Does one ethnic group own its cultural artefacts?

Members of the cultural group Ngati Ranana look at a statue as they attend a conference where they performed rituals prior to the opening of the exhibition ‘Gottfried Lindauer – The Maori Portraits.’ Photo: TOBIAS SCHWARZ/AFP/Getty Images
 by TIFFANY JENKINS

Objects that once adorned display cases in museums around the world are disappearing from view. In recent decades, dramatic wooden Iroquois face masks, crafted by the nations and tribes of indigenous people of North America, have been taken off the shelves. Rattles and masks made by the Coast Salish peoples of the Pacific Northwest, in British Columbia, have been moved to restricted areas of museum storerooms. And at the National Museum of Australia in Canberra, ‘secret/sacred’ Aboriginal objects have been separated from the main collection: only tribal members of particular standing are permitted to see them.

Such removals are political, enacted in the name of decolonisation and the right to self-determination of Native peoples. By way of restitution, argues the museum scholar Janet Marstine of the University of Leicester, ‘Institutions need to develop long-term relationships with source communities built on trust.’ ‘Source communities’ is the buzzword for groups of people, or tribes, considered to be affiliated to the artefacts, and Marstine believes that they should control the interpretation of the past. That includes how cultural artefacts are understood, presented and stored in museums – and if they are displayed at all.

The idea that one culture ‘owns’ a particular heritage is having a profound impact on museums. Just as campaigners are urging the nations of Greece and Turkey to see themselves as the true owners of cultural artefacts – such as the Parthenon marbles, or sculptures from the Mausoleum at Halicarnassus, both in the British Museum – so too do activists and sympathetic museum professionals, who are facilitating these removals, consider certain indigenous peoples – Native Americans, Aboriginal people, First Nations – the primary, if not sole, arbitrators of their history and cultural artefacts. Lissant Bolton, a keeper at the British Museum, puts the point like this: ‘In the Australian context, this means that any Indigenous Australian is understood to have a greater right to speak about any Aboriginal object than any non-Indigenous Australian.’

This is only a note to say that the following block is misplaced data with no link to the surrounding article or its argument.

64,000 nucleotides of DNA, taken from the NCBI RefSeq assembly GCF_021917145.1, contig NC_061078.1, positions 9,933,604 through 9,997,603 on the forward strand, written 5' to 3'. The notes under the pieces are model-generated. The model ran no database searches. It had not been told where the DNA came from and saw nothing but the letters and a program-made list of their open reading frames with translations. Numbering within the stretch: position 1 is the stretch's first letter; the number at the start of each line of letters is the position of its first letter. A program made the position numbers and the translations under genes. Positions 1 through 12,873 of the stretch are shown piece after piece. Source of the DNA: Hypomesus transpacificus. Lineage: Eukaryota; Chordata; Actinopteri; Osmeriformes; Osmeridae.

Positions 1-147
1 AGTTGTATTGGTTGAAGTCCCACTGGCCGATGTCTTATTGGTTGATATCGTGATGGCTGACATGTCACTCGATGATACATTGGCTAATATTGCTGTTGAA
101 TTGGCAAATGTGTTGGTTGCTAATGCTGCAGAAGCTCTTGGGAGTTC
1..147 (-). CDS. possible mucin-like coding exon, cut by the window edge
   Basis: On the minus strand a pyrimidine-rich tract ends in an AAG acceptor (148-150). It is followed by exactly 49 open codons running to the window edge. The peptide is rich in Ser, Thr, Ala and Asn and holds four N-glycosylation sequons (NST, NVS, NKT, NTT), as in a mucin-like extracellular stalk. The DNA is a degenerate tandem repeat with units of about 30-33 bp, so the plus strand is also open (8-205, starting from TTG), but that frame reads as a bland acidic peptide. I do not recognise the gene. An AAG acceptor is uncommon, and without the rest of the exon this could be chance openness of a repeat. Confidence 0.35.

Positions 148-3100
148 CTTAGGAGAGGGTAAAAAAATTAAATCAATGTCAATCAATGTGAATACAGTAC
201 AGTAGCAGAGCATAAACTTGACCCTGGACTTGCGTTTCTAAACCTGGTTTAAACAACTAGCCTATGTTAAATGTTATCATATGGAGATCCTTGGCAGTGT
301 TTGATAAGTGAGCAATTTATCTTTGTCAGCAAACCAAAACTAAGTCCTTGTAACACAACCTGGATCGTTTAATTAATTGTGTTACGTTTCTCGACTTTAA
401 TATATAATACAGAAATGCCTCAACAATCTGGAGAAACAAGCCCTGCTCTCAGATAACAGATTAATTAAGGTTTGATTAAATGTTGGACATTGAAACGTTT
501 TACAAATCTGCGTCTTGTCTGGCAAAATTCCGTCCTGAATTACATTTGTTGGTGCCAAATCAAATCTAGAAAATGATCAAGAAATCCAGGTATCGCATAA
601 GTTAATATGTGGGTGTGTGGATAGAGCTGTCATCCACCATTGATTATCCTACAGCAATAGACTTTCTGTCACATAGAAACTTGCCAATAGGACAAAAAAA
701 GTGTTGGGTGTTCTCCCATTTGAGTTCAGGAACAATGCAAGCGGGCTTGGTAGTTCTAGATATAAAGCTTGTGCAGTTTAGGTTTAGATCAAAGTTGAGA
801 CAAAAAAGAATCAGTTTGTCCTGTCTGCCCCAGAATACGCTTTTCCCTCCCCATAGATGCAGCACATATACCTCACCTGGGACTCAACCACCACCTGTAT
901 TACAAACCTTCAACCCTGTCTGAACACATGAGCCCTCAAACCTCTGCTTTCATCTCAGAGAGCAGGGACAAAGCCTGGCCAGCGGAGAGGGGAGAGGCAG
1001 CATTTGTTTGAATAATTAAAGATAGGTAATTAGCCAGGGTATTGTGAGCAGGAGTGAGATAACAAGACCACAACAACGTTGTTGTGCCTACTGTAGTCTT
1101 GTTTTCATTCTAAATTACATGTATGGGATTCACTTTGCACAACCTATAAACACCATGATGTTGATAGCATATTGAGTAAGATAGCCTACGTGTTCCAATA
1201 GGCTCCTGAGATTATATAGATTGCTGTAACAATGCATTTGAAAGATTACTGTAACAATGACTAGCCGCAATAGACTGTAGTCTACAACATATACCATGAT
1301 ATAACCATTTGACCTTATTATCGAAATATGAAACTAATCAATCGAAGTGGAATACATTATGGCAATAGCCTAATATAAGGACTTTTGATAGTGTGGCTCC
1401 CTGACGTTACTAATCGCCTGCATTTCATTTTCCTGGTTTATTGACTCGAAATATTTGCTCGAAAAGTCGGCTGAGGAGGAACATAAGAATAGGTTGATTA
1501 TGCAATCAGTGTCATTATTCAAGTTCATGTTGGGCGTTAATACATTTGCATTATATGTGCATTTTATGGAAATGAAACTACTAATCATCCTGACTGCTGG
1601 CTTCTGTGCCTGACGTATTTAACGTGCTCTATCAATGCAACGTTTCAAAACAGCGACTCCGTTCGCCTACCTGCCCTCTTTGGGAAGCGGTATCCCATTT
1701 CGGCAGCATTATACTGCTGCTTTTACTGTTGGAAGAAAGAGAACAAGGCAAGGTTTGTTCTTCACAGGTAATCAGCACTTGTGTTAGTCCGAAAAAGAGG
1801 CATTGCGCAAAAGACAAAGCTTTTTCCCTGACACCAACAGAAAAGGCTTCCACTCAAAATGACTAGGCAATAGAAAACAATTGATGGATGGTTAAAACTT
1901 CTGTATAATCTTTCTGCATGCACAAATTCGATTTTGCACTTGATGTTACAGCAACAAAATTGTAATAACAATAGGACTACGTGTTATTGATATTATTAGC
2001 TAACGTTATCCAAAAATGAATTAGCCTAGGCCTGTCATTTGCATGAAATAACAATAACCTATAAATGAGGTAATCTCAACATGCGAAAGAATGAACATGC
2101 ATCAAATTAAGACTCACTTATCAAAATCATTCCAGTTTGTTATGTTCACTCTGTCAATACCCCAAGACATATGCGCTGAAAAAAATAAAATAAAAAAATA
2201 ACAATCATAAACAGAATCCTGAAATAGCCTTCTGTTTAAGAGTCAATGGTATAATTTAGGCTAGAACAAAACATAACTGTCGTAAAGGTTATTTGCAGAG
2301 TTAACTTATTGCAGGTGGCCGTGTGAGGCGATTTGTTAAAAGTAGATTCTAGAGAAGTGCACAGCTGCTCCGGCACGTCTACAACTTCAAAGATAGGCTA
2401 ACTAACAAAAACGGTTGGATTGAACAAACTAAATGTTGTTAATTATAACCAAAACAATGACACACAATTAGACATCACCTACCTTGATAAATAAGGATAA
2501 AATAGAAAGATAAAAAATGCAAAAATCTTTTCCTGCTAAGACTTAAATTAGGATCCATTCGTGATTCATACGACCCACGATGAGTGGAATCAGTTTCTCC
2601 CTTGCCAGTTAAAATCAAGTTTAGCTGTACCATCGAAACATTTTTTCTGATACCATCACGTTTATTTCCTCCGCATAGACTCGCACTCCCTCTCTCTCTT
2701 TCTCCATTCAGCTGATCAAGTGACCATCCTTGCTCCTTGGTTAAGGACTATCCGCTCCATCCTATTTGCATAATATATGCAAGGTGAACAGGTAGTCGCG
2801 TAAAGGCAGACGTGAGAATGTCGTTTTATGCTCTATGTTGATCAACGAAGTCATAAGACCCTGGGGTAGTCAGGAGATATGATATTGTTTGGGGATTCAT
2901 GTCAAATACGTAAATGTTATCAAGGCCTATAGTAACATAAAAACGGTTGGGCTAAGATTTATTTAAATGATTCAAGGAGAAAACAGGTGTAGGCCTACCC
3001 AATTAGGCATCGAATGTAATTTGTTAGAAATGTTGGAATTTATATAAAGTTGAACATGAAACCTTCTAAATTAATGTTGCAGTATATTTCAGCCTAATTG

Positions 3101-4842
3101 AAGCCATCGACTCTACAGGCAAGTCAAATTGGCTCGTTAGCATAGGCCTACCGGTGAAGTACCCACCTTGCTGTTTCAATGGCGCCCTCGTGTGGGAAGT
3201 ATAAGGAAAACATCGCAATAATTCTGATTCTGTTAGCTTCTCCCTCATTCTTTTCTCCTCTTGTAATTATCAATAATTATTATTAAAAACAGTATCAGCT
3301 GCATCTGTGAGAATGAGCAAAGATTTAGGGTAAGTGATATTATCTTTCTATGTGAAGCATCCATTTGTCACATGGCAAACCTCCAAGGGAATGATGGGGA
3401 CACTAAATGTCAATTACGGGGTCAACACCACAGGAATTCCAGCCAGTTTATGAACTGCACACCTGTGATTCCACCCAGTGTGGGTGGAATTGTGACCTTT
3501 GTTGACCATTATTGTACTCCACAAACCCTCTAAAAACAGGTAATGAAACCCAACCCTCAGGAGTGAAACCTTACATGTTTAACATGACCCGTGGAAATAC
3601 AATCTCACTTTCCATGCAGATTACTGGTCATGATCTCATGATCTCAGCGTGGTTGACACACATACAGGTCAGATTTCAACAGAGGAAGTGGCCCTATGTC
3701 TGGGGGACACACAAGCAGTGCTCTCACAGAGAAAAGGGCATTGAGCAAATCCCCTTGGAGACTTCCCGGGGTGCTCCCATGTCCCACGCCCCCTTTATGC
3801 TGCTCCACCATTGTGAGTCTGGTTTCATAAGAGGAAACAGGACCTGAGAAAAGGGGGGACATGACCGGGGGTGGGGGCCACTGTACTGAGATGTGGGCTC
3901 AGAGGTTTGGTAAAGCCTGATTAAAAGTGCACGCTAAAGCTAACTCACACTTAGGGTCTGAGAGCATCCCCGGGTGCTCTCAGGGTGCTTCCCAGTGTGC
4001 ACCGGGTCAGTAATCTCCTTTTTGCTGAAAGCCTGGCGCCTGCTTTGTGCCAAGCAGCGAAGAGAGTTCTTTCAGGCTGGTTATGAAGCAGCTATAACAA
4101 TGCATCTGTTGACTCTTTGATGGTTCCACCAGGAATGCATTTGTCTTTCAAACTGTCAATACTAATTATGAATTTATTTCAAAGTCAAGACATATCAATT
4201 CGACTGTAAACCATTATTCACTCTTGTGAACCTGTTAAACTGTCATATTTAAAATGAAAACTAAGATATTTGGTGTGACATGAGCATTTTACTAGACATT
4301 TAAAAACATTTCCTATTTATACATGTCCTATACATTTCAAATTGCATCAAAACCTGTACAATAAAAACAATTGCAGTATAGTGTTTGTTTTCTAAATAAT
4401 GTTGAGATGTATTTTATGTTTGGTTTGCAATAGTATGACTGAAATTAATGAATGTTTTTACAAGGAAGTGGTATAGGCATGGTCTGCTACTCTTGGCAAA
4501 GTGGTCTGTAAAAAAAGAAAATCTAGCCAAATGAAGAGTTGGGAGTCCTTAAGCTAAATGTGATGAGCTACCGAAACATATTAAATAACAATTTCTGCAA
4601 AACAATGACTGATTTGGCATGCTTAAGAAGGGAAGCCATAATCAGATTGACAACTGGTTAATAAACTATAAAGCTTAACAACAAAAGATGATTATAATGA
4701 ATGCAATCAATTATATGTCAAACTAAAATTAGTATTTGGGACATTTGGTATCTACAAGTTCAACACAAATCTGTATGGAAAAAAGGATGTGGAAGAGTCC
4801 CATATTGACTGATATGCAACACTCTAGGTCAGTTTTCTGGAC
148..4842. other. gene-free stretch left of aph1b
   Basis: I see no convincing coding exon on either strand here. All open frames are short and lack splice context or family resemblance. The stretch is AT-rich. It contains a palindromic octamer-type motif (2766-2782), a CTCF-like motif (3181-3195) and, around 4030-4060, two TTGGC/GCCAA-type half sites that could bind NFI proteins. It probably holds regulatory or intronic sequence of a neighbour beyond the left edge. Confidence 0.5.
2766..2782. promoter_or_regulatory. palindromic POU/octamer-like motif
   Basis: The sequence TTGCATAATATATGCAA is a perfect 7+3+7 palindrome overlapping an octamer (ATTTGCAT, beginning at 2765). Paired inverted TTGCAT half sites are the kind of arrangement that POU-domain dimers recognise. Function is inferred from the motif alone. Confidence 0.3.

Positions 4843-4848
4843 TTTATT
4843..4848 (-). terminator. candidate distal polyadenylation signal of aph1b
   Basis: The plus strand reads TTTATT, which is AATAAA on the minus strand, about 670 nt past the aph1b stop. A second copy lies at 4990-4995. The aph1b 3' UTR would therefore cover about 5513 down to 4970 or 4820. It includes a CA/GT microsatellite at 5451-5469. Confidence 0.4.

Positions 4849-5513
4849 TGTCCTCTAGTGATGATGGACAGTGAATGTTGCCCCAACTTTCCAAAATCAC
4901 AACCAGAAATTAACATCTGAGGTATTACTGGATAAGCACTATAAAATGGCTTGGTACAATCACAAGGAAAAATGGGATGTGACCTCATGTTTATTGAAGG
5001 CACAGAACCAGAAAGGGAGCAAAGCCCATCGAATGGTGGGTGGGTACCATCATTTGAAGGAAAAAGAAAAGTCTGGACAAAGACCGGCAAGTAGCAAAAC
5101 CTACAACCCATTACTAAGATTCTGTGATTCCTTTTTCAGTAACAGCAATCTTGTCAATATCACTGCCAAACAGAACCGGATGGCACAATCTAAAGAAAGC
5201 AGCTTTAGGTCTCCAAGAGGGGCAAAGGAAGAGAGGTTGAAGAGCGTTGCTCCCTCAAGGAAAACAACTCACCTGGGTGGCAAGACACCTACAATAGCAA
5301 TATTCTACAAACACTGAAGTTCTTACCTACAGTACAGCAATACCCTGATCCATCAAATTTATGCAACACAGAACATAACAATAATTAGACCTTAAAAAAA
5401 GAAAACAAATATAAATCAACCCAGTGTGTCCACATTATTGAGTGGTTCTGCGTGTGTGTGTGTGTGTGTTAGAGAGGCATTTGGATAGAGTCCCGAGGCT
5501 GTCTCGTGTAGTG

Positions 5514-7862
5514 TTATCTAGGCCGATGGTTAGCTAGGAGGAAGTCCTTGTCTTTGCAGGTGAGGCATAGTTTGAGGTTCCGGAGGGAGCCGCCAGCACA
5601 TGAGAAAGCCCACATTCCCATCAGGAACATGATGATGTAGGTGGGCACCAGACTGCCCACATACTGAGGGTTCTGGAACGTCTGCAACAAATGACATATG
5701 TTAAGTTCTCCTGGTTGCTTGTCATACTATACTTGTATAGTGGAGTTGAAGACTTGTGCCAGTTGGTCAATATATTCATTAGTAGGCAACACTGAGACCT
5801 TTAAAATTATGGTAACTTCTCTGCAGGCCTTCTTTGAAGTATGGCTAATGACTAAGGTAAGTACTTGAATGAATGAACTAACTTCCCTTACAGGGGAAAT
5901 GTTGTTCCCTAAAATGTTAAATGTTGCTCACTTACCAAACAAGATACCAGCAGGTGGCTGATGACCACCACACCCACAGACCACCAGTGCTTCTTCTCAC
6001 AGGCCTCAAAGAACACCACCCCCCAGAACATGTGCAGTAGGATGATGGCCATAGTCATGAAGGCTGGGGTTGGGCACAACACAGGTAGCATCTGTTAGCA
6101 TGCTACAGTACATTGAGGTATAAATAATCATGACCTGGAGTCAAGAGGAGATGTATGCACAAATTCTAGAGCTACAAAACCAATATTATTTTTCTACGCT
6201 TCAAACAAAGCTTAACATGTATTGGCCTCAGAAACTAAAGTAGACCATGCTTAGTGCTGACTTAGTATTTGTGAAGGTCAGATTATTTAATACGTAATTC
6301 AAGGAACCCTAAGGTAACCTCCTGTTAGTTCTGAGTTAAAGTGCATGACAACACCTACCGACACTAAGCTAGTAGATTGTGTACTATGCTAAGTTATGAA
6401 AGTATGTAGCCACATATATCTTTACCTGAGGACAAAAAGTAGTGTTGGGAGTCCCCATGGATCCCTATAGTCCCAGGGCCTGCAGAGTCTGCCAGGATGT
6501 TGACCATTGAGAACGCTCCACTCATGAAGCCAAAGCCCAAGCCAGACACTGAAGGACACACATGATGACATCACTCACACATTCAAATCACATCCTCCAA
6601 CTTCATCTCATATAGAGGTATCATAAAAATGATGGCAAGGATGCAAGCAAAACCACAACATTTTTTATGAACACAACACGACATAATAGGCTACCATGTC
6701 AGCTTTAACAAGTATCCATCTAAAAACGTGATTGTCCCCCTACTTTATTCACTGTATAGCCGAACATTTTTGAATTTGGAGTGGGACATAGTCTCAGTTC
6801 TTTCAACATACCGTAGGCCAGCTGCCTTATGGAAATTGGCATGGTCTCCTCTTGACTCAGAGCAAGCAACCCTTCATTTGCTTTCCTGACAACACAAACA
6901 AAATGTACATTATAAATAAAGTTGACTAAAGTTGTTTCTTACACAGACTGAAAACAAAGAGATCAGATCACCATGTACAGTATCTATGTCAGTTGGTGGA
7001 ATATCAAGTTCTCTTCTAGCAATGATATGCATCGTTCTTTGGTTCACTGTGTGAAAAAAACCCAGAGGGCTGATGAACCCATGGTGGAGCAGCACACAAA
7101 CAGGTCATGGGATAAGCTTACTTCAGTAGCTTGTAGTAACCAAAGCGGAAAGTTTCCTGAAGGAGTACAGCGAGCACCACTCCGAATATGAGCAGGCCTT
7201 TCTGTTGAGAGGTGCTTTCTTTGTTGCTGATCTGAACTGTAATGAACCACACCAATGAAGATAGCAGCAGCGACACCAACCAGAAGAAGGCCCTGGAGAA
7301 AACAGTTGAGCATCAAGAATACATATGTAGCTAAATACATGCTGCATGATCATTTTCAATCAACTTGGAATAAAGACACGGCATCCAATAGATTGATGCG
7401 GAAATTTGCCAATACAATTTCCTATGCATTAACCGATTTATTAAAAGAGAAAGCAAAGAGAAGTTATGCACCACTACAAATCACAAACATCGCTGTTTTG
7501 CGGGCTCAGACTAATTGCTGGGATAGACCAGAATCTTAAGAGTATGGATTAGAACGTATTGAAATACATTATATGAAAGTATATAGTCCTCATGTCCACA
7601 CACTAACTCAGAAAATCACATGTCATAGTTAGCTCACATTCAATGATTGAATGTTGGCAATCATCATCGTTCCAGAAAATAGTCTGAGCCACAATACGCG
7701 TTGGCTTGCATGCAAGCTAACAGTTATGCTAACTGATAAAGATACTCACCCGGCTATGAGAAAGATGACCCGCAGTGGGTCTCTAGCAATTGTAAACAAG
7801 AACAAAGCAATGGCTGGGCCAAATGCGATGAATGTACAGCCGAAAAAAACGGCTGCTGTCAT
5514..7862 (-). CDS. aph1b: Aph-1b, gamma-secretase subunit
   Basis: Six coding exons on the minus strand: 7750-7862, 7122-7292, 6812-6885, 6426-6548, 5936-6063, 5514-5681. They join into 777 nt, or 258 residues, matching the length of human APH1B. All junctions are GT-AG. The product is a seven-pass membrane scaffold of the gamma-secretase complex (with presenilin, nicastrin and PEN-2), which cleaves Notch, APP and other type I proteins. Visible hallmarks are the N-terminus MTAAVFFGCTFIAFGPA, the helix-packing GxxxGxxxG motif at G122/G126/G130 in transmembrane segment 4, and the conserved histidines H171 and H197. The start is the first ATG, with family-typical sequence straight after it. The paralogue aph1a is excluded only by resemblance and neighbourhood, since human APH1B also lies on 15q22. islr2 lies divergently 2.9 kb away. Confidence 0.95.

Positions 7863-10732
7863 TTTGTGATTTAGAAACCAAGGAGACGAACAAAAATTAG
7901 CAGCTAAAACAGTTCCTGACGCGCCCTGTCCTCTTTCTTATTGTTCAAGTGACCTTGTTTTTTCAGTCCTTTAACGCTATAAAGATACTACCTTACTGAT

The National Museum of the American Indian (NMAI), which opened on The Mall in Washington, DC in 1990, has been at the forefront of implementing new museums and policies that make formal concessions to particular groups on the basis of their ethnicity. The US arts journalist Edward Rothstein calls the NMAI and its ilk ‘identity museums’.

The devolving of authority at the NMAI embraced a range of activities, including who designed and built the museum, who selects what is in the collection, and how it is interpreted and presented – as well as how artefacts are conserved, and who can see them. In a similar spirit, in 1993 the Council of Australian Museum Associations endorsed a document, now titled Continuous Cultures, Ongoing Responsibilities, which set a new bar by compelling institutions to work collaboratively with indigenous groups on all aspects of running a museum. The premise behind this move was that indigenous people should be the ones to tell and organise their history: only Native Americans can speak for and tell the story of Native Americans. The Maori for the Maori. Aboriginal groups for the Aboriginal past.

The motives are understandable. Colonisation had a devastating impact on indigenous peoples. But the new identity museums are troubling on many levels – and not just because material is taken off display. Imagine if a museum was established, with public money (the NMAI is federally funded), where white people from one geographical area – sometimes only white men with status – were given the authority to decide what exhibits visitors could and couldn’t see. There would quite rightly be outrage.

Instead of decolonising museums, the new practices echo and reinforce a racial discourse. They present an idea of culture as fixed and immutable – something people own by virtue of biological ancestry. This racial view of the world should trouble us…

more…

https://bigthink.com/aeon-ideas/does-one-ethnic-group-own-its-cultural-artefacts
F. Kaskais Web Guru

 

 

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